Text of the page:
Having said this I have a preference for heavy bullets (I own a .35 whelen and a .350 Rem Mag) am only to aware of the .243 debate and respect those who hold a contrary view.

If you have confidence in a calibre it will often work for you.

July 31, 2005, 11:30 PM
a rifle as a scalpel rather than a broad sword
i like that line, mind if i make it my signature?

Smokey Joe
July 31, 2005, 11:58 PM
Lawyer Daggit--Re the .243 on the hogs-- +1 here! IMHO it is TOO little to penetrate from many angles--and those big hogs have that heavy scar/cartilage collar--pigs have been called walking bullet traps and I agree. Sure, a .243 will put them down SOMETIMES, but the same could be said for using a .243 on a grizzly bear.

You have to respect what you are hunting, enough to use a gun that will get you a quick, humane kill under any reasonable circumstances (given always that you do YOUR part!) You owe this to your quarry. You owe it to your gun. Most of all you owe it to yourself.

And there is such a thing as overdoing it (.375 H&H on cottontail rabbits comes to mind--doesn't leave enough to eat.)

But the old cliche' is true for all its mossy age: Use Enough Gun!

October 16, 2005, 12:26 PM
the 243 is a good dear gun and is not under powerd its all about placing your shots i shot a black bear at 60 yards with it and it droped then i went to it and it got back up. The next day my dad shot another black bear at 80 yards and he it it right between the eyes and it didnt make a sound and droped like a rock.

October 26, 2005, 06:09 AM
There is also a significant difference between a texas deer and a manitoba or northern minnesota deer. We routinely see deer in the 250 pound class in minnesota, and three hundred pounders are not uncommon and I have seen a few that went over four hundred on the hoof, ( a field dressed deer that has had the head removed for taxidermy and still weighs over 340 pounds is more than likely a 400 pound deer on the hoof.)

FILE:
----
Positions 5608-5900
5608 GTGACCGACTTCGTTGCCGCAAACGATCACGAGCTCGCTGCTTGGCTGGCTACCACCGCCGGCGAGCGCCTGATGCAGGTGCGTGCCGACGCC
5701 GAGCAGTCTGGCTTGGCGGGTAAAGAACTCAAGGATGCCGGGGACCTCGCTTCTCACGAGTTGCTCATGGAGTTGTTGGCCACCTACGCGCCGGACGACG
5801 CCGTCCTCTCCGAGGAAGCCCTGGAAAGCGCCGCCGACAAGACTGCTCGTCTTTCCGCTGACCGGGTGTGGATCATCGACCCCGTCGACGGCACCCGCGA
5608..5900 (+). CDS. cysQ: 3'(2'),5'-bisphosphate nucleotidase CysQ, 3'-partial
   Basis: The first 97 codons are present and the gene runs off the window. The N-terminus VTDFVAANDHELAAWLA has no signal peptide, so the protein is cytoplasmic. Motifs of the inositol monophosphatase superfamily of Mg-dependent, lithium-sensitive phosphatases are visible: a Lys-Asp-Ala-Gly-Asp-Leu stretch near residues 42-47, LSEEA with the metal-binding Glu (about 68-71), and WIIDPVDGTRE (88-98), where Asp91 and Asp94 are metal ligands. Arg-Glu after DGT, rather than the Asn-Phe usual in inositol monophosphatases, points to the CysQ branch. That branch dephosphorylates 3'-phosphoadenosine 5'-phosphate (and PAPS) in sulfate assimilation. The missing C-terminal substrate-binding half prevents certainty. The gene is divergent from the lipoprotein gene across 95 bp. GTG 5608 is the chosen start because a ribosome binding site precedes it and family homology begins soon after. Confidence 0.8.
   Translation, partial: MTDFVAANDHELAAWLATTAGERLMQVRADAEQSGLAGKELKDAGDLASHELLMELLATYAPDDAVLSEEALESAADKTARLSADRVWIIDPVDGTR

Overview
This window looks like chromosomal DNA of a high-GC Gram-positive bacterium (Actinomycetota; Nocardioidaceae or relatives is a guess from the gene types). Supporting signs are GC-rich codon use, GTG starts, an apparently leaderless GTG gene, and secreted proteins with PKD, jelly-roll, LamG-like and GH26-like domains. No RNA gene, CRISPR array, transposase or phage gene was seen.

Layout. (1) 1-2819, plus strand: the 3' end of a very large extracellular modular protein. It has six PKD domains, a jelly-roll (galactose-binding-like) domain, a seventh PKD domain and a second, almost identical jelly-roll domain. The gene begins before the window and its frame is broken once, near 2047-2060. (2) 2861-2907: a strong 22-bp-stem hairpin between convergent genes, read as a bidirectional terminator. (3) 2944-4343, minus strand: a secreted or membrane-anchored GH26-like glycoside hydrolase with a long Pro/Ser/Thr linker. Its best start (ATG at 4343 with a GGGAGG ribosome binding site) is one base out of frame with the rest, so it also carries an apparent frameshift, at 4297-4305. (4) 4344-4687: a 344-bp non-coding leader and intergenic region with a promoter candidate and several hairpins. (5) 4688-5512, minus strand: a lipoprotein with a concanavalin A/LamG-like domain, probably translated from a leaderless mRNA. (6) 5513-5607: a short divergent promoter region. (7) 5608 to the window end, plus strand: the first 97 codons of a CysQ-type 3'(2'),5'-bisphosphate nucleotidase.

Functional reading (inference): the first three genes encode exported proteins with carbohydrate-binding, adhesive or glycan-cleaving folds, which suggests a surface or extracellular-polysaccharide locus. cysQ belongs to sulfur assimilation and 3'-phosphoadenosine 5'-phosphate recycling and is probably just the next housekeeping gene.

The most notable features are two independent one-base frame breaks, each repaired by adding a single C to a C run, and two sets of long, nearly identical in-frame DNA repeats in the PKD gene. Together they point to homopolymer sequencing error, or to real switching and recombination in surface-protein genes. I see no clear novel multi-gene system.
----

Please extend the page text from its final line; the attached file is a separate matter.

+1 ......

October 26, 2005, 01:01 PM
A 150 pound white tail is a big deer in my neck of the woods.

October 26, 2005, 06:39 PM
I don't know how to feel about this. Personally I love my 243. I shoot it with varmint loads (50 and 70gr NBT) and it shoots great. I have taken little ground critters out to 700ish yrds. FUN FUN!:cool:
My problem is that you may top out at 100gr loads that may give you 1100 ft/lbs at 300 yds under ideal circumstances. If you keep it under 200yds I guess it is fine. When I used to live in N Wis(BIG DEER, (:cool: fast corn fed cows)), no problem since I didn't see much area that I could take shots over 100ydrs much less 200. Now out in the great state of Colorado(Which doesn't have the tribal gaming problems Wis has:D ) Shots can be much further out. And the game out here require larger caliber. My minimum big game caliber out here is 30-06.
My 2 cents

Jack O'Conner
October 28, 2005, 04:58 PM
The debate was started half century ago by the same writers who wanted the 250 Savage and 257 Roberts to go away. These guys felt it was 30-06 or nothing for all big game hunting.